While 2020 will be forever remembered for the global pandemic, it has still been quite the year for Emmarae Dale, a former Huskie Athletics track and field student-athlete who celebrated the completion of her Bachelor of Science in Kinesiology degree in June’s University of Saskatchewan (USask) virtual convocation. Now, the USask alumna has gone from class deadlines to making headlines by joining the national champion Saskatoon Hilltops, believed to be the first female player ever in the Canadian Junior Football League.
“It is pretty overwhelming just knowing the impact that it is having because I did not really expect it at all,” said Dale, who joined the Hilltops when practices resumed in September. “I just felt like another kid wanting to play football and then it turned into this huge thing, so it is starting to sink in now. It is cool knowing that this may be creating opportunities for young girls everywhere, so it is pretty surreal.”
While attending USask and competing for the Huskies, Dale helped lead the Saskatoon Valkyries to a pair of Western Women’s Canadian Football League championship titles in 2016 and 2019. Moving up to Canada’s premier junior football league—and playing the linebacker position no less—is a whole new ball game.
“Going from women to men it is definitely more physical, and the physicality aspect was something I was mentally preparing for,” said Dale. “As a kinesiology graduate, I am not unaware of the differences in strength and especially at linebacker, I knew I would have to buckle down on every play. It is kind of the same in both men’s and women’s football, you are always going to have to be physical as a linebacker, but it is definitely an adjustment.”
Dale has found her training regimen as a Huskie student-athlete helped set the stage for tackling this new challenge.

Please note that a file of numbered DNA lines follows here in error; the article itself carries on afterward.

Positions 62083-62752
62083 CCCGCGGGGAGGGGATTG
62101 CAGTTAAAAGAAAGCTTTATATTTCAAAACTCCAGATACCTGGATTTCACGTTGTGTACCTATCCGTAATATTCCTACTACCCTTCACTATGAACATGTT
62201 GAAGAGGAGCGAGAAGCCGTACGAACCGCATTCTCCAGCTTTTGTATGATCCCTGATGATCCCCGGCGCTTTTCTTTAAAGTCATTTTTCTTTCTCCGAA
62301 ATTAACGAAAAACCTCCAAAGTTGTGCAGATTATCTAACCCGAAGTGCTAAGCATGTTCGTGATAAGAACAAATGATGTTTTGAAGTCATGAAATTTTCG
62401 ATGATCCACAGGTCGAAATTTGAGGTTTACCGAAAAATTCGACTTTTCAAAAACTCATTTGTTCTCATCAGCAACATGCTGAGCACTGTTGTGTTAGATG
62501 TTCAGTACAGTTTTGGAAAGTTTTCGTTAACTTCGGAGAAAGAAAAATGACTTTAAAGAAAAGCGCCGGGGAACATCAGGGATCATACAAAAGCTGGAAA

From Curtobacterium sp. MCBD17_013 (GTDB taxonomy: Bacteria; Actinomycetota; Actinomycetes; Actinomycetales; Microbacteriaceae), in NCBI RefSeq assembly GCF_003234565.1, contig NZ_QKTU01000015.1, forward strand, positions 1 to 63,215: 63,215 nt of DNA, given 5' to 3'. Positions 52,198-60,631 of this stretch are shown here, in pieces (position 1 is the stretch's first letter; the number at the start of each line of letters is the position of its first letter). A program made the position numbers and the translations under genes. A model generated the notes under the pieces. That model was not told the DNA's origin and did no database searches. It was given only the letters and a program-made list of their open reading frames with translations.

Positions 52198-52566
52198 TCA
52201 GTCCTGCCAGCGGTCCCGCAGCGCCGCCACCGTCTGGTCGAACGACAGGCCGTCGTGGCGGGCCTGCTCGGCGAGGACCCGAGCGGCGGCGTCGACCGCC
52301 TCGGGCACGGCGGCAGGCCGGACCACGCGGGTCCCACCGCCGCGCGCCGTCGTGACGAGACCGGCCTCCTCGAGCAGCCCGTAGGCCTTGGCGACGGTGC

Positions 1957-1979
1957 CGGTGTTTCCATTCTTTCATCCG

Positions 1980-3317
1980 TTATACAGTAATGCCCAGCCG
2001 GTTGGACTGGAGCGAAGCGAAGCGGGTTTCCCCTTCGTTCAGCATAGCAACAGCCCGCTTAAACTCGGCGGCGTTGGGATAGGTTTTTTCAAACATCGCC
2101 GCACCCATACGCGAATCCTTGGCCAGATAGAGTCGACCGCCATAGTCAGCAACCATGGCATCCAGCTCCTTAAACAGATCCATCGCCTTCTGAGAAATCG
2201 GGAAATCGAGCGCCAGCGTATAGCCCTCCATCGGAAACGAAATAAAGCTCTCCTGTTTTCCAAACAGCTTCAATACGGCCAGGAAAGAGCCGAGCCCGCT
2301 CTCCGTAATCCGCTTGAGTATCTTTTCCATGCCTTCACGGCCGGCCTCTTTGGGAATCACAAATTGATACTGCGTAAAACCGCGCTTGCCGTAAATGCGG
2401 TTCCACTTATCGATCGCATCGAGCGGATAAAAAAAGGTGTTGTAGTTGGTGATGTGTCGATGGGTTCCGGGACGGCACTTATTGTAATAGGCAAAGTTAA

“It is obviously a completely different sport than football, but in terms of training, that is something that definitely helped set me up for success,” said Dale, who closed out her Huskies career by competing in weight throw and shot put at the Canada West championships in Saskatoon in February and U Sports nationals in Edmonton in March.
“I was lifting (weights) close to five times a week and it was pretty similar to football training in terms of being a power athlete and there is definitely a correlation there,” said Dale, who also learned a thing or two watching her older brother Donovan earn All-Canadian honours while playing Huskie football.
“He has been very supportive throughout the whole thing and just wants me to keep my head on straight and he understands what it takes to be a really good defensive player, so he has definitely helped me. Just watching him play throughout the years, I have learned a lot about what it takes to be a great football player.”
Emmarae, whose brother Fabian played Huskie men’s soccer, now works at Ignite Athletics fitness and personal training facility in Saskatoon, after completing her bachelor’s degree in June.
“It was definitely a pretty proud moment just knowing that all the blood, sweat and tears with studying and training, it all kind of came together in the end,” she said. “Looking back at my time in university, I definitely would do it all over again. I earned my degree and I have three Canada West team titles under my belt, so I am proud to have been a part of the legacy of the Huskies track team and looking forward to what the future holds.”